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Taking fish oil and eating kale are effective in reducing arthritis pain

Taking fish oil and eating kale are effective in reducing arthritis pain
11th May 2018

Living with osteoarthritis, which can often affect the elderly, can be an incredibly painful experience, but scientists have revealed some of the most effective ways to relieve the symptoms.

According to researchers from the University of Surrey, just one gram of fish oil daily can help to reduce inflammation and therefore ease the pain. Similarly, vitamin k is good for osteoarthritis patients as it promotes bone and cartilage repair. It can be found in kale, spinach and parsley.

Of course, people who eat fish regularly do not need to take fish oil supplements, as they will get the same benefit naturally. The issue is that not all people like fish and taking the oil in a pill form is much more convenient for many sufferers.

The scientists analysed more than 60 studies into the subject, looking for ways to help the third of people over 45 years old in the UK who have osteoarthritis. As the cartilage at the ends of bones breaks down over time, it leaves patients in pain and unable to carry out many common tasks.

Some of the study authors Professor Ali Mobasheri said: “Lifestyle should also be considered when attempting to reduce the pain of osteoarthritis. Patients can’t expect miracles with dietary interventions if they are overweight and drink or smoke heavily.”

Losing weight is one way that obese osteoarthritis sufferers can cut the amount of strain being put on joints. Such changes can make a vast difference and mean less reliance on medication to make it through each day.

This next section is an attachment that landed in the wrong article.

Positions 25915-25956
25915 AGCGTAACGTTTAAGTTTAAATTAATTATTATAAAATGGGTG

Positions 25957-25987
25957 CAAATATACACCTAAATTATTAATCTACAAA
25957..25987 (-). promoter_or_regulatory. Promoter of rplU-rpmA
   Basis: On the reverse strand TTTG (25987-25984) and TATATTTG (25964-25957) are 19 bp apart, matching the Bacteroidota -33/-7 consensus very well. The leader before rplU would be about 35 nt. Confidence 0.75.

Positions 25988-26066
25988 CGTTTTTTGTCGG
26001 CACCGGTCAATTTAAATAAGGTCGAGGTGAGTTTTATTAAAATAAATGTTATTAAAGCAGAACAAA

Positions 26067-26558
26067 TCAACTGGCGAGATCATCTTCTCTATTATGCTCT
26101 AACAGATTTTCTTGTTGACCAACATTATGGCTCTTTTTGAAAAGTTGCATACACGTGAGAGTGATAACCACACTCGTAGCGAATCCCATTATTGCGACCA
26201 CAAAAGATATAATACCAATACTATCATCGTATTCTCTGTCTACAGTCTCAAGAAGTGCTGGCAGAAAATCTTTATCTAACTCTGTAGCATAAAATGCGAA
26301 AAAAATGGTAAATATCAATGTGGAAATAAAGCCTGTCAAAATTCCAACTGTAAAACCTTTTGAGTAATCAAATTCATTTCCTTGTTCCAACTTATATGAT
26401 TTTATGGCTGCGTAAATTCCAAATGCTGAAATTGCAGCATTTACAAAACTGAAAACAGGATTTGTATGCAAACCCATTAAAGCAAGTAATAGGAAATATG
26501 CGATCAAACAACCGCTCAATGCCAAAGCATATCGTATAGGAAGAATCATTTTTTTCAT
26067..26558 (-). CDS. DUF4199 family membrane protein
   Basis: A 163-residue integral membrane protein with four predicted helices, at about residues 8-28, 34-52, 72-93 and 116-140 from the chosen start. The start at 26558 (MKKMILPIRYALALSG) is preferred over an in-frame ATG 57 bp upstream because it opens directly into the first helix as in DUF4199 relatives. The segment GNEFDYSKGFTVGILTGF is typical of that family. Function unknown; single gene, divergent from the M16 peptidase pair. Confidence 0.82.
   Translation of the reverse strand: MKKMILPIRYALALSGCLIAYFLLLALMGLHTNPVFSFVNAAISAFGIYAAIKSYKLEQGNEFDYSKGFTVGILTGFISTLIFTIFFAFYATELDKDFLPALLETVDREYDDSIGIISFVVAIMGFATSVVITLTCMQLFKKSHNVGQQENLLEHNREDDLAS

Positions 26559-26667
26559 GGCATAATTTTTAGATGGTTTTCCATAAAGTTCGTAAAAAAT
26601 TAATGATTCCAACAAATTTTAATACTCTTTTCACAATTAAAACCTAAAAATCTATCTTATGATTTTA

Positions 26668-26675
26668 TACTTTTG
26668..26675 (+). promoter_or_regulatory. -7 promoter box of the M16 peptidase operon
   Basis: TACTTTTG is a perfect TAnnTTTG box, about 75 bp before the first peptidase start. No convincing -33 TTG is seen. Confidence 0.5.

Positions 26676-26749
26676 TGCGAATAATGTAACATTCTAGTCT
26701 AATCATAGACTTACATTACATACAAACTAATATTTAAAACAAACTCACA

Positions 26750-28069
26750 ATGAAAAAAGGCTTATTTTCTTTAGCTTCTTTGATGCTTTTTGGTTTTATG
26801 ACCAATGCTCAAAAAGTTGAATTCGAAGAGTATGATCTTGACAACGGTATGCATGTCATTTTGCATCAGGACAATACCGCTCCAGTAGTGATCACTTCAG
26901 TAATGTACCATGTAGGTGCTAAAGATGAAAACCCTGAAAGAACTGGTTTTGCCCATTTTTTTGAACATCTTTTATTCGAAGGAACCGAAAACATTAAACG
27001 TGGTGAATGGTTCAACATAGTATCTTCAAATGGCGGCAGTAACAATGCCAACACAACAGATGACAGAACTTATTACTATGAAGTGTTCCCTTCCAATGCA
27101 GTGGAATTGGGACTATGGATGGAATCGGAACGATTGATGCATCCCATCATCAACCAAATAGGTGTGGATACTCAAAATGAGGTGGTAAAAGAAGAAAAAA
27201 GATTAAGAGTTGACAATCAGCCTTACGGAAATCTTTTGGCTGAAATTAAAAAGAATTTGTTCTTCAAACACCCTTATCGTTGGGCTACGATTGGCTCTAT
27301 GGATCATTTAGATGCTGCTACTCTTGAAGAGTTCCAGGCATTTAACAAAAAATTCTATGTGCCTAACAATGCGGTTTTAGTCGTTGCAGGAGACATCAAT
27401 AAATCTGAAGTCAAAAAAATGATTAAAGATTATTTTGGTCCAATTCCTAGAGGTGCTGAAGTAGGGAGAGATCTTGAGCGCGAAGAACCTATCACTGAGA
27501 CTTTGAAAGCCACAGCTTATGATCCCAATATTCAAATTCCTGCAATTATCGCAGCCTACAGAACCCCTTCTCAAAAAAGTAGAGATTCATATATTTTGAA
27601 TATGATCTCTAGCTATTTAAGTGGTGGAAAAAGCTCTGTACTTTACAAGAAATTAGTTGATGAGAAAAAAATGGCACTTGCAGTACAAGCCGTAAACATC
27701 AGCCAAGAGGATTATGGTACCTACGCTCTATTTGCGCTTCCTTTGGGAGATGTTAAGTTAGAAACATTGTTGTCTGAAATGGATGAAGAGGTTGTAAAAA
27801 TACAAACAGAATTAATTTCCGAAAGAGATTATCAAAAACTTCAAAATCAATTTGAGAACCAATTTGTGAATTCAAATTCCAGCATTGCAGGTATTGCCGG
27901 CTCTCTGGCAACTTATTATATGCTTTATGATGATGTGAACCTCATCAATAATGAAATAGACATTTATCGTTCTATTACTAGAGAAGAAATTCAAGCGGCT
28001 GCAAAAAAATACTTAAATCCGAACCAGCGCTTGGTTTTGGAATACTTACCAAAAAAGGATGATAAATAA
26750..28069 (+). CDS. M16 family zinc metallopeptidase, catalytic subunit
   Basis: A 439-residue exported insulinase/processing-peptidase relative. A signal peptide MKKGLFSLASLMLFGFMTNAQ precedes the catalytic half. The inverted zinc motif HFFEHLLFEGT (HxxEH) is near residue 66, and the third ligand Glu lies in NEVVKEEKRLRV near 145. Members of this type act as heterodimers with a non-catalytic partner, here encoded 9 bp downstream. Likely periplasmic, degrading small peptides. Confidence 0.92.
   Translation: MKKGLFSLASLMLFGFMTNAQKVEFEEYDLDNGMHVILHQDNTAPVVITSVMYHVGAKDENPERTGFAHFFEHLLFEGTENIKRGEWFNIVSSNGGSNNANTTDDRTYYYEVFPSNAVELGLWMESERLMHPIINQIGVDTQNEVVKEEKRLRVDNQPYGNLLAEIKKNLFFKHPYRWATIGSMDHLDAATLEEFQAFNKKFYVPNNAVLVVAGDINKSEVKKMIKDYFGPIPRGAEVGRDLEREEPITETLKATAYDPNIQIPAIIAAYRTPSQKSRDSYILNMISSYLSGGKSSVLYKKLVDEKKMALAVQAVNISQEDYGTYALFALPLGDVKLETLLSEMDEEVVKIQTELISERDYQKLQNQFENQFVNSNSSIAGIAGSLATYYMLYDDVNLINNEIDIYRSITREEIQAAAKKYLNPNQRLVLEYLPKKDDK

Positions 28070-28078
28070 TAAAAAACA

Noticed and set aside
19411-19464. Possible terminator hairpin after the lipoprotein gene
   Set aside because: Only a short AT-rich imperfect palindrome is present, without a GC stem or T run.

High levels of cholesterol are also associated with inflammation, as it accumulates in the cartilage. Osteoarthritis sufferers who are of a healthy weight will not find any benefits from controlling their calorie intake, however.

Adding more fibre is another of the tips that the scientists have discovered, as well as oats and nuts. These elements of a diet can help to bring down cholesterol and therefore benefit a patient in terms of reducing pain.

Another study author Professor Margaret Rayman said: “The importance of a good diet and regular exercise should never be underestimated. Not only does it keep us fit and healthy, but as we have learned from this study, it can also lessen painful symptoms of osteoarthritis. 

“We are what we eat and it is important that we have the right amount of nutrients from our food to ensure that our body systems work as they should.”

As the treatment options for osteoarthritis are fairly limited, it’s worth looking towards lifestyle changes as a possible solution. The researchers’ report stated that “any risk-free means of reducing progression or relieving debilitating symptoms in such a large patient group should be given a try.”

In other research, released earlier this year, Dartmouth Hitchcock ranked five non-surgical treatments for osteoarthritis in the knee in order of effectiveness. Cortisone was found to provide the best short-term relief for the pain.

These were followed by ibuprofen, platelet-rich plasma injections, and finally, the non-steroid anti-inflammatory drugs naproxen and celecoxib. Naproxen was found to be the best overall for minimising pain and enabling the joints to function as they should.